We gather together today to celebrate the twelfth day of Christmas.  Today is the traditional day for the celebration of the Epiphany of the Lord, a time when we can see who Christ really is, when our eyes are enlightened, and our hearts are opened.  Because there is a gift to be had here today; more precisely, I think there are three gifts to be had here today.  The magi famously offered their three gifts: gold, frankincense anhttps://i2.wp.com/img.villagephotos.com/p/2004-2/653261/3Kings.jpg?w=660d myrrh.  I don’t think we can expect to receive those gifts today, although we’ll use a bit of frankincense later in this celebration.  But the Scriptures today speak of three gifts that come with this Christ Child … the one who continues to lay sleeping in the manger on this holy day.

The first fist gift he brings us is justice.  Justice is what people long for in every age.  When everyone has what belongs to them, when no one is poor or needy, when the marginalized are brought into the community, when the wrongly imprisoned are free, when everything is right and we are all in right relationship with one another and with God, that is justice.  People have striven for justice in every age and place.  While we are all called upon to do what we can to make justice happen in our world, we know that we do not ultimately have the power to bring the real justice that this world longs for all by ourselves.  That can only be done by God, and in God’s time.  Our psalmist today says, “Justice shall flower in his days…” The gift the Christ Child brings is the possibility of that great day of justice.  We know that because Christ has died and risen, we can count on the salvation that will be ours on that day when everything is made right.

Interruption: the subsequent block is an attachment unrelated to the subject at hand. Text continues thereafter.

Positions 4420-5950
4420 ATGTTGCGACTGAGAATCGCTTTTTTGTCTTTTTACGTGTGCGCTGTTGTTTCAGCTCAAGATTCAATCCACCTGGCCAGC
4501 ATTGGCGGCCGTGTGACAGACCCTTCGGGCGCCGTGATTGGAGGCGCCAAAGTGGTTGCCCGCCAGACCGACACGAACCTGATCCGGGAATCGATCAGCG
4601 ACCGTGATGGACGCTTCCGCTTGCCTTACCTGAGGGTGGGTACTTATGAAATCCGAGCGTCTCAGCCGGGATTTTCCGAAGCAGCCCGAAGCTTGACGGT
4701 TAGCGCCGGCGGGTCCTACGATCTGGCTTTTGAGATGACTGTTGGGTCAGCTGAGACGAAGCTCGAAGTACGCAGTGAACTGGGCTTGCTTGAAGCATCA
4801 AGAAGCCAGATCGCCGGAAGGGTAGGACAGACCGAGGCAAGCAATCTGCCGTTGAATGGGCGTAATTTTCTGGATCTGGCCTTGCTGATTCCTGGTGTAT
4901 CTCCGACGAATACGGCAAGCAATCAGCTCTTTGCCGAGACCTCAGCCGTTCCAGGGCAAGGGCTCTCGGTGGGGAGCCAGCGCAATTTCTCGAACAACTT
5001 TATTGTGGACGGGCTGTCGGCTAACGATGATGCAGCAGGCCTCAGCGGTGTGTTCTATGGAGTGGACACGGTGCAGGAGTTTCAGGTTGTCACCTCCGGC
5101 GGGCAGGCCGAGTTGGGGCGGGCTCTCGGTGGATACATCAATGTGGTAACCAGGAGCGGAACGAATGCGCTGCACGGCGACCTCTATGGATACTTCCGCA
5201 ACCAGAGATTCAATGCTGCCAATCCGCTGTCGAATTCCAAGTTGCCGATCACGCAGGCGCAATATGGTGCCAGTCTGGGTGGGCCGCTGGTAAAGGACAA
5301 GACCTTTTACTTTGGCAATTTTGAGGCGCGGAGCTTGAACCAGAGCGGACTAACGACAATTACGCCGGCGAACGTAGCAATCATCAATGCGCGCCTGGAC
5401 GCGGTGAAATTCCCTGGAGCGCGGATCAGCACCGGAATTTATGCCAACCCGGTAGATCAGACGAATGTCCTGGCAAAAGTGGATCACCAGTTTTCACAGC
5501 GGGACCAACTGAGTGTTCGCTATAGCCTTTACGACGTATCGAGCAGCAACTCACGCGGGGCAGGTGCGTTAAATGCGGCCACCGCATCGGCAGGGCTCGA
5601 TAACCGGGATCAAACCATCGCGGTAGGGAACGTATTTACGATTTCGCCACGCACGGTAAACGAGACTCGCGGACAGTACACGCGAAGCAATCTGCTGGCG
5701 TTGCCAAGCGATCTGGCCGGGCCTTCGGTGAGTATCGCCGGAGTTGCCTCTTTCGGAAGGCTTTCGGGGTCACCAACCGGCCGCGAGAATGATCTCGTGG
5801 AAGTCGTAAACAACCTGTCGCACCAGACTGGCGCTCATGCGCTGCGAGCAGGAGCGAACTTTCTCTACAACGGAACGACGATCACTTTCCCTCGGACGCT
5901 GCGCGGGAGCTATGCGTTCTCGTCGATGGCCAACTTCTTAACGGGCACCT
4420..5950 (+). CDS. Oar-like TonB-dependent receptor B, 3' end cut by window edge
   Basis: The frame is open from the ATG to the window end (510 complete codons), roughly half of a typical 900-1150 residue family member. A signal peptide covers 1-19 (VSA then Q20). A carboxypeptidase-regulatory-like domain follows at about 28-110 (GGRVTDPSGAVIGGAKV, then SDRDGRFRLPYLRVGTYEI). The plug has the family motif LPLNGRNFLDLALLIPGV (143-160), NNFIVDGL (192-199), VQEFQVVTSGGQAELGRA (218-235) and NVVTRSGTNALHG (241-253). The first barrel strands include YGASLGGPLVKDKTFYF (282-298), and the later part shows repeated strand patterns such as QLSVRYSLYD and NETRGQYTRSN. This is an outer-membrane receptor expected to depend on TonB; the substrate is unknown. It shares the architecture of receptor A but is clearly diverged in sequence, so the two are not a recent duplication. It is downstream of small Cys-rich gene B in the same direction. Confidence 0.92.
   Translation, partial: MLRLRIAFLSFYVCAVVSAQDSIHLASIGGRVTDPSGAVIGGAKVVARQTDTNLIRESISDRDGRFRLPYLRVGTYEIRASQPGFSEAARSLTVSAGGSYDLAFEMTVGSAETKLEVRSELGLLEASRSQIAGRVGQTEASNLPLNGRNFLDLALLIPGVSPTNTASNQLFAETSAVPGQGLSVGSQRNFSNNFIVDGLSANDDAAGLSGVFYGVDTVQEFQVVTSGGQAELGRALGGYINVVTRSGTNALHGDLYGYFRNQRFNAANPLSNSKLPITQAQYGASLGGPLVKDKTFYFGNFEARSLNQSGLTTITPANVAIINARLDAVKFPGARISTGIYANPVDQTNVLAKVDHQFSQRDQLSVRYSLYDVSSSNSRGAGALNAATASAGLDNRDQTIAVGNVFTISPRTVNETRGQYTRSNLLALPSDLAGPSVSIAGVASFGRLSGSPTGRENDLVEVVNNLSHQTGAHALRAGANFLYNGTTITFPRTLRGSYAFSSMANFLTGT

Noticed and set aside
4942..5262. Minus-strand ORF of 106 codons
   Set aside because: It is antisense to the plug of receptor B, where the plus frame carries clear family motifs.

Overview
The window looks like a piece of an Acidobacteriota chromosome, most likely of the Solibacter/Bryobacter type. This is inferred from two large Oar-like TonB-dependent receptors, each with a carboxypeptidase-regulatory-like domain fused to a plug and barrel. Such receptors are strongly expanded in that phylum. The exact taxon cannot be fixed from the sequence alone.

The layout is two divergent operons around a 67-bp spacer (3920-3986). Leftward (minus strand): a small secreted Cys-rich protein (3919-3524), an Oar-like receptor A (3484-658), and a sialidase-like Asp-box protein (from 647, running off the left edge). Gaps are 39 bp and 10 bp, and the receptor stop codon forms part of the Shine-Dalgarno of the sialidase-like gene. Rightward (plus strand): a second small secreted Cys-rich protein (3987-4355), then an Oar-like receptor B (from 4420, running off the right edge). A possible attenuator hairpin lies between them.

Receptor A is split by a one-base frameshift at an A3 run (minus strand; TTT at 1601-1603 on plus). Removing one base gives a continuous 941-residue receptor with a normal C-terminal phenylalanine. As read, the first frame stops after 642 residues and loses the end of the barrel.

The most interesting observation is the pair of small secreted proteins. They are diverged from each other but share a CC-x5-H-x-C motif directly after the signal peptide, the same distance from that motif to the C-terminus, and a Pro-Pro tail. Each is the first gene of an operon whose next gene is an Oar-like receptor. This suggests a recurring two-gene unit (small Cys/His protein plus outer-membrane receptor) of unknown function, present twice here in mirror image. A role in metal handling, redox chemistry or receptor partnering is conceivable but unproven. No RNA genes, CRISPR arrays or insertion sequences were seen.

The second gift Jesus brings is peace.  Peace, too, can be an elusive thing for us, and peace, too, has been sought after for ages upon ages.  We often think of peace as the absence of conflict.  And that alone is daunting.  We have conflict in many places today.  We think of Iraq, Afghanistan, and many places in the middle east, to say nothing of Africa, Korea, and many other places.  I’m not even sure, honestly, how to count the number of wars being fought today.  And this says nothing about the lack of peace that is violence in our communities, discord in our families, and unrest in our hearts.  If we are to define peace as just the absence of conflict, it is clear that even that is beyond us. 

But that’s not how God defines peace.  Peace is more than a feeling, it is a way of living, or more exactly, a way of being.  It stems from the right relationship that is justice.  In fact, we are told that if we are to desire peace, we must work for justice because peace can’t happen in an unjust world.  If the mere absence of conflict is a peace that we can’t seem to achieve, how much less will we ever be able to come to a peace that is a completeness of right relationships with God and every other person?  And yet, this child in the manger is the one who has come to bring “peace till the moon be no more.”